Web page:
Compared to other castes and communities in Maharashtra, the Marathas have a higher proportion of the rich and wealthy and the lowest share among the poorest and poor, finds the study.
Sumeet Mhaskar, Associate Professor, Jindal School of Government and Public Policy, O.P. Jindal Global University, Sonipat, Haryana, India.
Rahul Suresh Sapkal, Ashank Desai Centre for Policy Studies, Indian Institute of Technology Bombay, Maharashtra, India.
In recent years, the Maratha community has mobilised for reservations in employment and higher education, claiming that the lack of reservations has resulted in socio-economic backwardness.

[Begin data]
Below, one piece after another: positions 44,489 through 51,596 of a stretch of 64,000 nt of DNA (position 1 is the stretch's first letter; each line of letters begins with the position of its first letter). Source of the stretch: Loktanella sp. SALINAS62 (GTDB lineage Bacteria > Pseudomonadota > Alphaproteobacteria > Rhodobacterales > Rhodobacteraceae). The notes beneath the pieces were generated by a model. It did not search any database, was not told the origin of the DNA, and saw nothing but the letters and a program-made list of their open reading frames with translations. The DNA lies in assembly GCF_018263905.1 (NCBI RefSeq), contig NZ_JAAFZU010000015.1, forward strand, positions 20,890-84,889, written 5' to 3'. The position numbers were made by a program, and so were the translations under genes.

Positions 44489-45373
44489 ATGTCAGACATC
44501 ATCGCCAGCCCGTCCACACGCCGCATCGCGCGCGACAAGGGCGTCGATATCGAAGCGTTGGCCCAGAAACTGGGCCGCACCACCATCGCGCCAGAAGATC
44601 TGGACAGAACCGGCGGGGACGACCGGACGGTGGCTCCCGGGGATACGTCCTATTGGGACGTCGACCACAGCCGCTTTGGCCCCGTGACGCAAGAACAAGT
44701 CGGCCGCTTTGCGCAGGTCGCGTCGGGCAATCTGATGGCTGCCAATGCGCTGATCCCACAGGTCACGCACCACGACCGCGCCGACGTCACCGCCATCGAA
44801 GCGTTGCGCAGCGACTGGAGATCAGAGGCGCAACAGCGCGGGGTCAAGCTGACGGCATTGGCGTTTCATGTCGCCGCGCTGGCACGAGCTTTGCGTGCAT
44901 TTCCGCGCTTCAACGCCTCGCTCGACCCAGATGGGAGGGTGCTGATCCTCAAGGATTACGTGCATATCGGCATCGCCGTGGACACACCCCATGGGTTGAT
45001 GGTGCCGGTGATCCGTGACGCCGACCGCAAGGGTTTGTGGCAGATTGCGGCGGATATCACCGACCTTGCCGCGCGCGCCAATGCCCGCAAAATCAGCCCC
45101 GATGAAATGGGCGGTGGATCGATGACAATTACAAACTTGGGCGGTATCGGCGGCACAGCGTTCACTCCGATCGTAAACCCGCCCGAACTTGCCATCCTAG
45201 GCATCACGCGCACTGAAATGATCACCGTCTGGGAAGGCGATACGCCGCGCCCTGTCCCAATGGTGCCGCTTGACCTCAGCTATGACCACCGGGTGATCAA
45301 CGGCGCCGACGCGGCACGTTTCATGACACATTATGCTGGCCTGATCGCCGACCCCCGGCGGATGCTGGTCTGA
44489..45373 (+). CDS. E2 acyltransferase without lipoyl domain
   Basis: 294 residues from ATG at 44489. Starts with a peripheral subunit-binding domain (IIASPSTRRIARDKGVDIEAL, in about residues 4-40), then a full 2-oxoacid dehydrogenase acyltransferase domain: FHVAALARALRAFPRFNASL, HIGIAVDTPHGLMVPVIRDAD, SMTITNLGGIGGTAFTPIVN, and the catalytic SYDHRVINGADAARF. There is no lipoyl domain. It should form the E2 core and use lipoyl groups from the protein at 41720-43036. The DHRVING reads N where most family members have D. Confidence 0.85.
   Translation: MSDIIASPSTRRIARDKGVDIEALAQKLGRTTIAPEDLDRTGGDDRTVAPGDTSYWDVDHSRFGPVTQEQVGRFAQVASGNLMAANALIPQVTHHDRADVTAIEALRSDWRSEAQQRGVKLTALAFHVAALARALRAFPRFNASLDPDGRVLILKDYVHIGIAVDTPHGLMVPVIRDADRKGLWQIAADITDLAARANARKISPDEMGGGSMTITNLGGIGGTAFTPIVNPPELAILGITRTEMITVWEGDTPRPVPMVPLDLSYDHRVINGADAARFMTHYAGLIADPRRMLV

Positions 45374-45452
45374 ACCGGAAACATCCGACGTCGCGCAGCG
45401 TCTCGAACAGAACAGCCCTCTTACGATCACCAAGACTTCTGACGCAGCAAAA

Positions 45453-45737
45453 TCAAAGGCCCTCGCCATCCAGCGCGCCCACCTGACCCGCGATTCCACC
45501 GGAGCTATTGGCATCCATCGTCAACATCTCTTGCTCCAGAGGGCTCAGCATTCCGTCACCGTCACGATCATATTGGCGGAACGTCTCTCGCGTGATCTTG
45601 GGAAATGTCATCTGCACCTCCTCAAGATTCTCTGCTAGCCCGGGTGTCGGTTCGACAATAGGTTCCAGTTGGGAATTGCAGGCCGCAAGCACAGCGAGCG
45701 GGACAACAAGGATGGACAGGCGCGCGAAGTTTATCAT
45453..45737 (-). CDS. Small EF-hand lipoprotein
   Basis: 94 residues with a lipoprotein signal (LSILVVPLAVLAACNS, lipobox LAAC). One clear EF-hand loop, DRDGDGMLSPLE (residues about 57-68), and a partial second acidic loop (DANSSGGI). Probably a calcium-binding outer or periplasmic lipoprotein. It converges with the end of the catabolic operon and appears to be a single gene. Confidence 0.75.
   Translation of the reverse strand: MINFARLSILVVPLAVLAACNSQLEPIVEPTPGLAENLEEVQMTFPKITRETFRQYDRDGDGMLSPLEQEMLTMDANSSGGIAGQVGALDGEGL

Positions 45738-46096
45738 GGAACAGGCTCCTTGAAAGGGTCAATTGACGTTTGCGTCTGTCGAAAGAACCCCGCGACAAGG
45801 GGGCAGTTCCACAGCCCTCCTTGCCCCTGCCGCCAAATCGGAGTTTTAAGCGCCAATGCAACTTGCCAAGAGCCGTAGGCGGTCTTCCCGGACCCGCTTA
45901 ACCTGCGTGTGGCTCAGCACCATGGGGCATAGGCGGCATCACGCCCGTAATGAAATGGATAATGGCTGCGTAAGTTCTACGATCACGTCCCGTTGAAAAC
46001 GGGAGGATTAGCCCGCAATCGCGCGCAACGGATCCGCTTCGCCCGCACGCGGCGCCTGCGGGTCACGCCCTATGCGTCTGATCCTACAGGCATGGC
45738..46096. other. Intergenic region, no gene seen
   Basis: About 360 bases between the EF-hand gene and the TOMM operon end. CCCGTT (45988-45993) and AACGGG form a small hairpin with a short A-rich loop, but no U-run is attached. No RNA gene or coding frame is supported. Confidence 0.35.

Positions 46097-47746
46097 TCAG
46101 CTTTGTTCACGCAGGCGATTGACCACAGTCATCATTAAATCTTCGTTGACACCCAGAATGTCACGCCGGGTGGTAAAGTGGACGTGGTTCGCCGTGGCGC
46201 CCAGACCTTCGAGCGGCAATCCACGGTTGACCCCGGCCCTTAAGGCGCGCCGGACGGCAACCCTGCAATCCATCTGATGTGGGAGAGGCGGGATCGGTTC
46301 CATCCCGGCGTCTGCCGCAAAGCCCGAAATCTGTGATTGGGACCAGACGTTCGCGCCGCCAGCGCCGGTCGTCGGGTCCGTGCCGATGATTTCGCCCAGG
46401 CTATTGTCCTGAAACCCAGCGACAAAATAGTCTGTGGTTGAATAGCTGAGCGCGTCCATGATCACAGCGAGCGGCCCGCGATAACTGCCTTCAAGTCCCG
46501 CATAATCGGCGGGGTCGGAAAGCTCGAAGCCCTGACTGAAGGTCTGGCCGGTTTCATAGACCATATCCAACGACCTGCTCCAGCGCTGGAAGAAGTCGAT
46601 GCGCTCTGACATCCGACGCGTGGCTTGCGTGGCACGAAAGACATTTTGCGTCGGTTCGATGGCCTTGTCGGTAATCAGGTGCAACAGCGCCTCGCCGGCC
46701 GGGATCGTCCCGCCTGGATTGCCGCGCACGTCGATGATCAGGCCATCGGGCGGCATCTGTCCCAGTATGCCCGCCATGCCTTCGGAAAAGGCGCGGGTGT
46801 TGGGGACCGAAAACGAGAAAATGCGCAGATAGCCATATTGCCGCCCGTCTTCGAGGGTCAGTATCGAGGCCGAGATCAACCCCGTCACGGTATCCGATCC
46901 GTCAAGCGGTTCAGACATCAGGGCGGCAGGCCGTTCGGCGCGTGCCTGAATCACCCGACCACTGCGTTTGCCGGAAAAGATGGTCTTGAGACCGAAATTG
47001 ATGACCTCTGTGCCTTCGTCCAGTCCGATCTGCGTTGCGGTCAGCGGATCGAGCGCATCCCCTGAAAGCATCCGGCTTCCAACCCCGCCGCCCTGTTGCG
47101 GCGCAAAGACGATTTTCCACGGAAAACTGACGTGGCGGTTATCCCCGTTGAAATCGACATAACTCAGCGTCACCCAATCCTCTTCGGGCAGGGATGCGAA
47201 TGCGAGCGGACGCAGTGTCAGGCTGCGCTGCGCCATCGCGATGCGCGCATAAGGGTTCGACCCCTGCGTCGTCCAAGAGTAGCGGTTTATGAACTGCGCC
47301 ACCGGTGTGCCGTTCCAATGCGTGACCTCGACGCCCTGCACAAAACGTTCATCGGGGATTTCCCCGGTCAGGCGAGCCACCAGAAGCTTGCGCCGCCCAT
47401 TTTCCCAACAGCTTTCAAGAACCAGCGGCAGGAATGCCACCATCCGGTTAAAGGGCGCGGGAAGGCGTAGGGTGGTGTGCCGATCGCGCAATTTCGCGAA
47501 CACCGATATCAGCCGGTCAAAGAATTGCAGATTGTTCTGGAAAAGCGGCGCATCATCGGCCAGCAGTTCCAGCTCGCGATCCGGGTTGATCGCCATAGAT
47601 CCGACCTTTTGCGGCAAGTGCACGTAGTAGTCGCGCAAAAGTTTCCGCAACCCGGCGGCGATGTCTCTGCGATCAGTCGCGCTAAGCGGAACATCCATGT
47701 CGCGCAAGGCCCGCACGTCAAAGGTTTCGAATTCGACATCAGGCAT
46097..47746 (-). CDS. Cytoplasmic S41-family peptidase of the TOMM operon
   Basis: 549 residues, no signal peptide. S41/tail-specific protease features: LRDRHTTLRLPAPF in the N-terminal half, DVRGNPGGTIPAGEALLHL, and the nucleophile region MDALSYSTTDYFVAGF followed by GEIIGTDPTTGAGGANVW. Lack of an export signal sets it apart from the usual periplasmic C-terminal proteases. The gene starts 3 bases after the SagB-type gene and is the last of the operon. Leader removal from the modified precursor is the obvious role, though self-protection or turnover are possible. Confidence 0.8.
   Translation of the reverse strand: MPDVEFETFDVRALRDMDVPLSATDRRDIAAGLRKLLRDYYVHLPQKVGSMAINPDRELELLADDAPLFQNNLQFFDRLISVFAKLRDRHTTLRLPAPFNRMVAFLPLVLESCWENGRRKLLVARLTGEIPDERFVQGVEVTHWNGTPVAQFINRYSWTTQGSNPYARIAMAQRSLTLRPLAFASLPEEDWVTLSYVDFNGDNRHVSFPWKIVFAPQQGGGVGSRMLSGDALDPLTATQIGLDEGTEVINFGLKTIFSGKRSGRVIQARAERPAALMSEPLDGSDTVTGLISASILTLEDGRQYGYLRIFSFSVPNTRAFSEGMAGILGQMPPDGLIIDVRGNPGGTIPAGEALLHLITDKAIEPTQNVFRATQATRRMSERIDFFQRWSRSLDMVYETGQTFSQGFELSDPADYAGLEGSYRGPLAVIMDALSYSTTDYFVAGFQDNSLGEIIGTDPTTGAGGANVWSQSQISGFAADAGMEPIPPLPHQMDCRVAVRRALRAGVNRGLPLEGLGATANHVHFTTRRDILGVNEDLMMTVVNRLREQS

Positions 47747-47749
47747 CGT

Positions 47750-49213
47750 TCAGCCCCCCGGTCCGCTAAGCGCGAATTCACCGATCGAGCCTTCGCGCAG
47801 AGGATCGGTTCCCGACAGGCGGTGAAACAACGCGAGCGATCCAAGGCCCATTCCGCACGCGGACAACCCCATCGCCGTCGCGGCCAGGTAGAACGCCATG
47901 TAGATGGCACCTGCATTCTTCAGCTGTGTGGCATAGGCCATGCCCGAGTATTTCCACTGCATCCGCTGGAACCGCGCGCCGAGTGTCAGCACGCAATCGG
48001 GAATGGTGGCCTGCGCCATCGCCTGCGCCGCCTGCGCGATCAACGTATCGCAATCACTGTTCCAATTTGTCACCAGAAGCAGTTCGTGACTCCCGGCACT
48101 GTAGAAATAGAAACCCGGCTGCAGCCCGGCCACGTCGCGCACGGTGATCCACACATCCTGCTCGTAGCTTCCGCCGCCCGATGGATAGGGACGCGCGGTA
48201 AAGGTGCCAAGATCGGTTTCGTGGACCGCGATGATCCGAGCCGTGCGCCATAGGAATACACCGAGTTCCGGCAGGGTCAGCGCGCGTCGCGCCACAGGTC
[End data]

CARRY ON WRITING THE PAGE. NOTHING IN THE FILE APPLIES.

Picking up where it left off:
Their opponents have largely highlighted the political and economic dominance of the community. This paper examines the income, education and occupational status of the Marathas vis-à-vis non-Marathas while scrutinising the statistical limitations of the Gaikwad Committee report (2018).
Compared to other castes and communities in Maharashtra, the Marathas have a higher proportion of the rich and wealthy and the lowest share among the poorest and poor. It is only in comparison to the Brahmins and other upper castes that the Marathas lag behind in education and employment.
Published in: Economic and Political Weekly
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